Parents get behind Proposition H

October 28, 2011 6:08:45 PM PDT
Most children living in suburban neighborhoods are usually guaranteed admission to their local school, but not in San Francisco.

Parents in San Francisco apply for their preferred schools, often sending kids across town. A group of parents want to change that.

When a lot of parents in San Francisco apply for their neighborhood school, this is usually what they face:

"We ended up with a school that we were not really -- we weren't fans of and weren't not willing to go," said resident Sue Kramer. "We actually decided that we would probably have to go to an independent school."

But a week into the school calendar year, Kramer got a call: There was a space for her daughter at her neighborhood school. A November ballot measure, Proposition H, would ask the local school board to change its current policy so that most every kid could attend their neighborhood school.

"Another real advantage to neighborhood schools is that it's very green," said resident Byron Thurber. "People can walk or ride their bikes."

Currently, parents are asked to choose their top seven schools anywhere in the city. Siblings have priority admission, followed by children who live in communities where the schools have low test scores. Neighborhood kids are a distant third, but some families get nothing.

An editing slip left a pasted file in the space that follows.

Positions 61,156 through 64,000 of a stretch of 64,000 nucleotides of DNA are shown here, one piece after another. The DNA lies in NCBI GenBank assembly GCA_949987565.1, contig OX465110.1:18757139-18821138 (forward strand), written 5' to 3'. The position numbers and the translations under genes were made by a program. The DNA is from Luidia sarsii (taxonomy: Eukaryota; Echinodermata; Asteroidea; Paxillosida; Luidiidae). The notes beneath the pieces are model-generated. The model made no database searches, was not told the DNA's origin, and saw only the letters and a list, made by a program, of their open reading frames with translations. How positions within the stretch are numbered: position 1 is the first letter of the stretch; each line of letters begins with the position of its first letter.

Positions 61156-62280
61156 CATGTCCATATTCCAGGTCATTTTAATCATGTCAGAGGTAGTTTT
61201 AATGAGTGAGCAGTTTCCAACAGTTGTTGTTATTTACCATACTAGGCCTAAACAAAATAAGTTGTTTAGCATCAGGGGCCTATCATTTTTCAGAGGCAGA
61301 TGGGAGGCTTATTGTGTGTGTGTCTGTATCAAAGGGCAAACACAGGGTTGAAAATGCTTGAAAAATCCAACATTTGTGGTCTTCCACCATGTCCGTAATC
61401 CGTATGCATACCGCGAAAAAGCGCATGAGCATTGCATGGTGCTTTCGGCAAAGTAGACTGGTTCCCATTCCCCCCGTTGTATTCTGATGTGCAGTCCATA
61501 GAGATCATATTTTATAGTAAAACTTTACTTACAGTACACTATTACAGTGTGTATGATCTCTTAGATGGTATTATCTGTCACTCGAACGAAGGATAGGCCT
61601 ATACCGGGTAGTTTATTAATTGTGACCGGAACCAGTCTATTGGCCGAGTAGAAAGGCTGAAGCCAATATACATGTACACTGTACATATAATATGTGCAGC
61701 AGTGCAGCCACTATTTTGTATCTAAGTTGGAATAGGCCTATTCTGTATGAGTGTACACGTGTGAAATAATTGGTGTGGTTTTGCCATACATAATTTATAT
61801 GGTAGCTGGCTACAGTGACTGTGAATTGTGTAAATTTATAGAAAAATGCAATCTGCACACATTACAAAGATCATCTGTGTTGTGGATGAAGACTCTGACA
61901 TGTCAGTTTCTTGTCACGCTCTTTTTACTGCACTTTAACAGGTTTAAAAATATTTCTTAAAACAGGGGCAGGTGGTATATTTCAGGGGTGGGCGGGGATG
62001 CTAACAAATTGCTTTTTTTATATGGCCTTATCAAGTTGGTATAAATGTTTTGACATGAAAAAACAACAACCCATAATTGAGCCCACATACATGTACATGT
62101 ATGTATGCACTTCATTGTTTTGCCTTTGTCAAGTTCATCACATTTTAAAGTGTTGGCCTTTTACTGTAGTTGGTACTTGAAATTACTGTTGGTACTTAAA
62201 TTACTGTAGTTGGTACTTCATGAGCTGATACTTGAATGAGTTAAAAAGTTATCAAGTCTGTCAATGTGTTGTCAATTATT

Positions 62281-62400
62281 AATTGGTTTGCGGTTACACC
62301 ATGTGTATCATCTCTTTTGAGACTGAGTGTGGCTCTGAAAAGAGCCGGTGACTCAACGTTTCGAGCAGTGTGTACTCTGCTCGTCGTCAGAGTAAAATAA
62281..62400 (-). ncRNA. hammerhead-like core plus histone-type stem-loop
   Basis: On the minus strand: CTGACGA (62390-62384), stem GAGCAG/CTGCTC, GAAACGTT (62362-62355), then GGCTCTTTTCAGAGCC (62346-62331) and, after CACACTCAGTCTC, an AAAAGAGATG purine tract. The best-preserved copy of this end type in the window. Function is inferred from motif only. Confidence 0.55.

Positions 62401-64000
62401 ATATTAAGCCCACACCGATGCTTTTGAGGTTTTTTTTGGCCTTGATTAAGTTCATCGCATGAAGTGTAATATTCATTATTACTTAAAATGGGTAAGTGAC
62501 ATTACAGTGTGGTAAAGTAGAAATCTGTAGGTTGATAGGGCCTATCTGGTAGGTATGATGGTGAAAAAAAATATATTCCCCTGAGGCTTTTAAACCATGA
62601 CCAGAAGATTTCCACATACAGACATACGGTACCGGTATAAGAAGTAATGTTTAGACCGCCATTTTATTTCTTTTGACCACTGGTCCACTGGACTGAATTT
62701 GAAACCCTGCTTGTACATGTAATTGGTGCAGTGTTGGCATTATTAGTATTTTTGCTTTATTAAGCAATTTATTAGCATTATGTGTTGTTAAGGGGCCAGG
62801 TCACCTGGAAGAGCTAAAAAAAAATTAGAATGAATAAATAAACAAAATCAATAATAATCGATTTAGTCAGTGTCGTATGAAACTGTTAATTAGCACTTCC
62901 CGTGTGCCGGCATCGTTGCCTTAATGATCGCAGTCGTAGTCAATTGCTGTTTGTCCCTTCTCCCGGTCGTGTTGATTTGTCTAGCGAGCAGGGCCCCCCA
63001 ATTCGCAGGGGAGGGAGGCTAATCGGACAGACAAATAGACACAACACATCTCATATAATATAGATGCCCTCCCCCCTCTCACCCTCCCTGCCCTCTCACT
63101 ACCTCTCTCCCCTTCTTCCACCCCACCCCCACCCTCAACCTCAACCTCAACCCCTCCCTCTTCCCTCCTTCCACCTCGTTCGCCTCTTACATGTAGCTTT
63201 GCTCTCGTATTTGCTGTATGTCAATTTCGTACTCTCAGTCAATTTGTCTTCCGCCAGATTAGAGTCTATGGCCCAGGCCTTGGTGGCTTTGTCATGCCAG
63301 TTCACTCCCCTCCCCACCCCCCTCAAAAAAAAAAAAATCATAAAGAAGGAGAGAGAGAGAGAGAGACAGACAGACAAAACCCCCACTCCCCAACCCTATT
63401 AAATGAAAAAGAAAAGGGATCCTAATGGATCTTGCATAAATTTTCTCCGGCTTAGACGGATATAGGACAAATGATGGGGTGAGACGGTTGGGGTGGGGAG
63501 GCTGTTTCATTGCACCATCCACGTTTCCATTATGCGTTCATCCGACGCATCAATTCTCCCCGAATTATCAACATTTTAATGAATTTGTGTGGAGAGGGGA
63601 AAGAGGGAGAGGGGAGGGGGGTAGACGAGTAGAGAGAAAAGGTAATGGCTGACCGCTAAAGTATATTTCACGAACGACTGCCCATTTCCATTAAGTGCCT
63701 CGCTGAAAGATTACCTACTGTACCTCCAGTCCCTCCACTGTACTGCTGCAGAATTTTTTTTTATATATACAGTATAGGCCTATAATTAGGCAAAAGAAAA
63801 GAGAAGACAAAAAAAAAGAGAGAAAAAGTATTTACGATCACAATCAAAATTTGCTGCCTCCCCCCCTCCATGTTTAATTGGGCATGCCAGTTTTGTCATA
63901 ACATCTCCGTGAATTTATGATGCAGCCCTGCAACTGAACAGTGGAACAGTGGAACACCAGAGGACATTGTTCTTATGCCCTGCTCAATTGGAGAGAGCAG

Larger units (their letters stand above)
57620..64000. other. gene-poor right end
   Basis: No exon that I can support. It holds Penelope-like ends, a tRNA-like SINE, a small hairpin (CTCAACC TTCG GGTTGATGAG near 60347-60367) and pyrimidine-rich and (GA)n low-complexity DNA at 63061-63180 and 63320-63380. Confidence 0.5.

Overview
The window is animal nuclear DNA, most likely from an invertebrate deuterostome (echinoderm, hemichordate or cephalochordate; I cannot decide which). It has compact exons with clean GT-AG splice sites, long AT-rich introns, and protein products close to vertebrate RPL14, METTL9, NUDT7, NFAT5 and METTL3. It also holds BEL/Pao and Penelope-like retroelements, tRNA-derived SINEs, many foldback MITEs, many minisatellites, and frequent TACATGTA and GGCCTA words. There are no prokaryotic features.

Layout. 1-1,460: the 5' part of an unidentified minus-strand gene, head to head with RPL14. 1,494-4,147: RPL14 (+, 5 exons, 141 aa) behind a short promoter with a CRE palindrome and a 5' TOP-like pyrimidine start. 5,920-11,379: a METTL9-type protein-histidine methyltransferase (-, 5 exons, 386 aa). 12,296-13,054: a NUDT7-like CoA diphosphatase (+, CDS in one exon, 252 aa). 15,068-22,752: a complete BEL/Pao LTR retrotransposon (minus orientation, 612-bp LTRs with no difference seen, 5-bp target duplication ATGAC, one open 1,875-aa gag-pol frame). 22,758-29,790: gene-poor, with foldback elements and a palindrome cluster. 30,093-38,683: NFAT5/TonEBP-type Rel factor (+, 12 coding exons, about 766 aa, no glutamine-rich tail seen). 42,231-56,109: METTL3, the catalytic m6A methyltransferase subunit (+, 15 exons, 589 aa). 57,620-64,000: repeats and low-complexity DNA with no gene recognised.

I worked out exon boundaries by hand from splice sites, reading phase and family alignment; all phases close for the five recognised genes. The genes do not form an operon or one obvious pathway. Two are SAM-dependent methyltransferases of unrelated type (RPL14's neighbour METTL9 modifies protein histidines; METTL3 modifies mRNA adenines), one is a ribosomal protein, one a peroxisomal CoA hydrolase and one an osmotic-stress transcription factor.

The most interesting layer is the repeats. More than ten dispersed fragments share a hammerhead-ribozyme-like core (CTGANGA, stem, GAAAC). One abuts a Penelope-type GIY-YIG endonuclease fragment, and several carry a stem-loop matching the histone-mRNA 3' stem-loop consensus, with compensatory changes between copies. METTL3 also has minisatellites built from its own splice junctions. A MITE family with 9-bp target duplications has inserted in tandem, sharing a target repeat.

"Four children, 21 chances, not one time," said resident Omar Khalif.

Some travel across town to get to school.

Anita Wong said it usually took her an hour and a half round-trip, including waiting for the bus, but she eventually got her son into their neighborhood school. Parents ask why the district can't improve all schools.

The school board says the economic and social diversity that parents bring has helped improve scores.

"That has been a wonderful way to get our schools to become better schools," said school board president Hydra Mendoza. "We are pouring more resources into them. Our schools are not falling behind, they're moving forward; we continue to be, for the tenth year, the highest-urban performing school district."

"My hope is that they will listen and they will hear parents," said resident Tami Aviles.

Prop H is non-binding, which means the school board doesn't have to change its current policy. In fact, not a single member of that board supports this measure. Still, parents who are behind Prop H want to initiate this discussion again.

About 30 percent of kids in San Francisco attend private schools -- among the highest in the nation.


Load Comments